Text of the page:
Postby Joe Mckay » November 25th, 2020, 11:23 am

Thanks for the discussion so far.

I have gone over my repertoire and given it a lot of tweaks.

It is a lot less dark now. There is a nice mix of different ideas (some still a bit dark).

I don't know what it is - but until I share what I am thinking with others - I cannot look at it from a fresh perspective. It is like my brain is trapped in a cycle going over the same point of view over and over again.

The same thing happens when I invent a magic trick. I honestly have no idea if it is a good idea or not until others have a look at it.

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Re: Why are a lot of magicians boring when performing?

Postby magicfish » November 25th, 2020, 11:40 am

Im confused. Why wouldn't we be alive today had Hitler never been born?

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Re: Why are a lot of magicians boring when performing?

Postby Joe Mckay » November 25th, 2020, 11:45 am

Well your mother produced thousands of eggs and your father produced billions of sperm.

If a different sperm met a different egg - you wouldn't be here today.

Hitler caused WWII. And world war two changed the course of all future events. If Hitler had never existed - there is a good chance your Mum & Dad would never have met. And even if they had - the timeline would still have been thrown off enough that there is a 99.99999% chance a different sperm and/or a different egg would have combined.

And that would have meant somebody else being born instead of you.

The same logic pretty much applies to everyone else born after 1945 as well.

Check out The Non-Identity problem be Derek Parfit.

https://www.youtube.com/watch?v=abPkNFzxeE4

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Re: Why are a lot of magicians boring when performing?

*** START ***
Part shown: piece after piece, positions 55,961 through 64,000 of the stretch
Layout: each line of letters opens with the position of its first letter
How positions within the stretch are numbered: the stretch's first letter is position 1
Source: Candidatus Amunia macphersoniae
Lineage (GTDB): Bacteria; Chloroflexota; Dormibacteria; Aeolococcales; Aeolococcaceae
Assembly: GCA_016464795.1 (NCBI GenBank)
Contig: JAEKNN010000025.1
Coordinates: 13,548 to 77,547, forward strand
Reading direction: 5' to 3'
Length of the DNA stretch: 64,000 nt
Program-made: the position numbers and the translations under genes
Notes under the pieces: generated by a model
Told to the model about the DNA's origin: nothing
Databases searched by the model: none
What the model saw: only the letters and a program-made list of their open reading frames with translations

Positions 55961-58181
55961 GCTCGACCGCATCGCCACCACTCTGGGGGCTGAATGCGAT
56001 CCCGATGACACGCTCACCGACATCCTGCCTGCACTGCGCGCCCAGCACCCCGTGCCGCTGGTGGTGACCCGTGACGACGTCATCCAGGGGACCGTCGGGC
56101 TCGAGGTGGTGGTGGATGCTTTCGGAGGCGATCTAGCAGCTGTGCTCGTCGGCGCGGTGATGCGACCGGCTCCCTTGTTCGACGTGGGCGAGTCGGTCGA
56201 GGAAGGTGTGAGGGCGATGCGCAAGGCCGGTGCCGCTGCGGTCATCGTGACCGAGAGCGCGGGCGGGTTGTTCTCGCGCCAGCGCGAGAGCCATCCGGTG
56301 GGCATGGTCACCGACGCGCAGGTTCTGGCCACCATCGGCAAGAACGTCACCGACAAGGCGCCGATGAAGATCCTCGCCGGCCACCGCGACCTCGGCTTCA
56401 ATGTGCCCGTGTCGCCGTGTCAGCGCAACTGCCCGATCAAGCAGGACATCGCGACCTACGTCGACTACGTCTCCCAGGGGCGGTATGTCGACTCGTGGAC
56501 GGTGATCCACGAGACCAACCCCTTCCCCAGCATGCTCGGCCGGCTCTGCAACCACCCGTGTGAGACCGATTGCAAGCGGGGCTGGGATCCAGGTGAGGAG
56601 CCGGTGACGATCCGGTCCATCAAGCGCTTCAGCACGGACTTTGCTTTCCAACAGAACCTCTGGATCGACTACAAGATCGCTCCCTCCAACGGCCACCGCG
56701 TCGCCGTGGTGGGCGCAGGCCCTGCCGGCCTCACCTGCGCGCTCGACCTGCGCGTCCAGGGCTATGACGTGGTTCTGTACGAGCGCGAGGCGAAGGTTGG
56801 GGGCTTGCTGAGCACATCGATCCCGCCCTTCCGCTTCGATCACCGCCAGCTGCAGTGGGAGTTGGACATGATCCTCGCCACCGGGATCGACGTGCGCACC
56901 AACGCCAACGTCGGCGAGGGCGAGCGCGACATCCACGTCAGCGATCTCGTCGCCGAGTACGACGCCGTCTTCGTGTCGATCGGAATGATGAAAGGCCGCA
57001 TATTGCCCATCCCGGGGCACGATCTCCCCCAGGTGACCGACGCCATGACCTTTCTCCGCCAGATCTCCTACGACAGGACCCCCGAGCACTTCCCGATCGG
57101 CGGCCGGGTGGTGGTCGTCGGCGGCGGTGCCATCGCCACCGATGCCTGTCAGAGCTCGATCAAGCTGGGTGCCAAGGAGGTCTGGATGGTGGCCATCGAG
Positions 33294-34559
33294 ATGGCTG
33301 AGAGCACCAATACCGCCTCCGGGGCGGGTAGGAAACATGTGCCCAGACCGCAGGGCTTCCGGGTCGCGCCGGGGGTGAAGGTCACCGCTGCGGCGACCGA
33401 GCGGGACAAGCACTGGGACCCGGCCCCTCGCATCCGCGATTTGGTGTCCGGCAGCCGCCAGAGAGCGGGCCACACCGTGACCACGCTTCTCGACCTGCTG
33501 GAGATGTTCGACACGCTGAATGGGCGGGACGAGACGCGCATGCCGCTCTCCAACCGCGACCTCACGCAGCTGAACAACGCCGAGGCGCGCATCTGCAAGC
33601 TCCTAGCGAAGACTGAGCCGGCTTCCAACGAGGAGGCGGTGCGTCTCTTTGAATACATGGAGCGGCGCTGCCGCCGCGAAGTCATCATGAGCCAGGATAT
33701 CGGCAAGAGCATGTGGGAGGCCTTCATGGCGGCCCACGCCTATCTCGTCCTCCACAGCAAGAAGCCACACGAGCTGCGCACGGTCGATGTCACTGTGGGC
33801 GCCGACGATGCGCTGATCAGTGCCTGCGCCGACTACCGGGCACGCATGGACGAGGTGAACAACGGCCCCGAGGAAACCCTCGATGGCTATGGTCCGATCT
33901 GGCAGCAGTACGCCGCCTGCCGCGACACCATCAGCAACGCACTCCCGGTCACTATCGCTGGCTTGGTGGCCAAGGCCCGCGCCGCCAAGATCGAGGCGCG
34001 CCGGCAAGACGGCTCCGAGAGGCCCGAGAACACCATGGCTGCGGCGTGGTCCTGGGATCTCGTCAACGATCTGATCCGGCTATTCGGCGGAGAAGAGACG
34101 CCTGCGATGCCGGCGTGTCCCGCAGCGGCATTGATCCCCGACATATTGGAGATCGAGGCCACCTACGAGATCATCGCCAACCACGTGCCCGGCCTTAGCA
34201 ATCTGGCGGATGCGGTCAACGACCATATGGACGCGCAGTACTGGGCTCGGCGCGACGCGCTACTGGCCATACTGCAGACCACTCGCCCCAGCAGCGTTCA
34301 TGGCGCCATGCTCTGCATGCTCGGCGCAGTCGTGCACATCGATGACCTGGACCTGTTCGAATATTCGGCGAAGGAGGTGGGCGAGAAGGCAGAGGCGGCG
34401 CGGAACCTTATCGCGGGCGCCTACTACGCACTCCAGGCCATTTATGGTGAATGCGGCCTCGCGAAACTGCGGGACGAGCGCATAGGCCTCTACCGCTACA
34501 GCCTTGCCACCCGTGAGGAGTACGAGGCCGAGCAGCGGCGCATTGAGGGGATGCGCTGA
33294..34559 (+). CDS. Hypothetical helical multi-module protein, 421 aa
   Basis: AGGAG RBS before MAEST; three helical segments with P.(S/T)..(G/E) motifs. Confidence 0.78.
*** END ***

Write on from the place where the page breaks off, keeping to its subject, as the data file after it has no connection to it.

Postby Joe Mckay » November 25th, 2020, 11:51 am

The same argument means we can trash the planet and future generations cannot be mad at us - since the act of trashing the planet will cause an entirely different set of people to be born. As such - they will have owed their very existence to the fact that the previous generation selfishly trashed the planet.

And this is why I don't recycle.

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Re: Why are a lot of magicians boring when performing?

Postby Peirceman » November 25th, 2020, 12:12 pm

1. Time is a construct, so the Hitler argument/point is moot.

2. Most magicians are boring because they are executing a recipe instead of performing a role. They are boring because they are worried about what comes next instead of what is happening now. It is the same reason people who listen are way more interesting than those waiting for their turn to talk.

3. Until your magic requires as much thought as you put into breathing, you will be boring.

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Re: Why are a lot of magicians boring when performing?

Postby Joe Mckay » November 25th, 2020, 12:19 pm

So in order to be truly present in the moment - you have to know exactly what you are going to do & say?

Maybe this is why most magicians perform easy tricks better than they do the more difficult ones?

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Re: Why are a lot of magicians boring when performing?

Postby Tom Moore » November 25th, 2020, 12:29 pm

Joe Mckay wrote:I want to explore racism, Hitler (none of us would be alive today if Hitler had never being born), nuclear war, taboos, Holocaust denialism, drawing the prophet Muhammad, why I don't care about climate change, why Antifa are fascists, nihilism and anti-natalism in my magic.

This is not because I am trying to be "shocking" or dark. It is just that my brain is naturally drawn to these topics when I try and think of interesting things to talk about. It must be related to my Asperger's syndrome in some way. And I have found some great magic tricks that I can use as part of these discussions.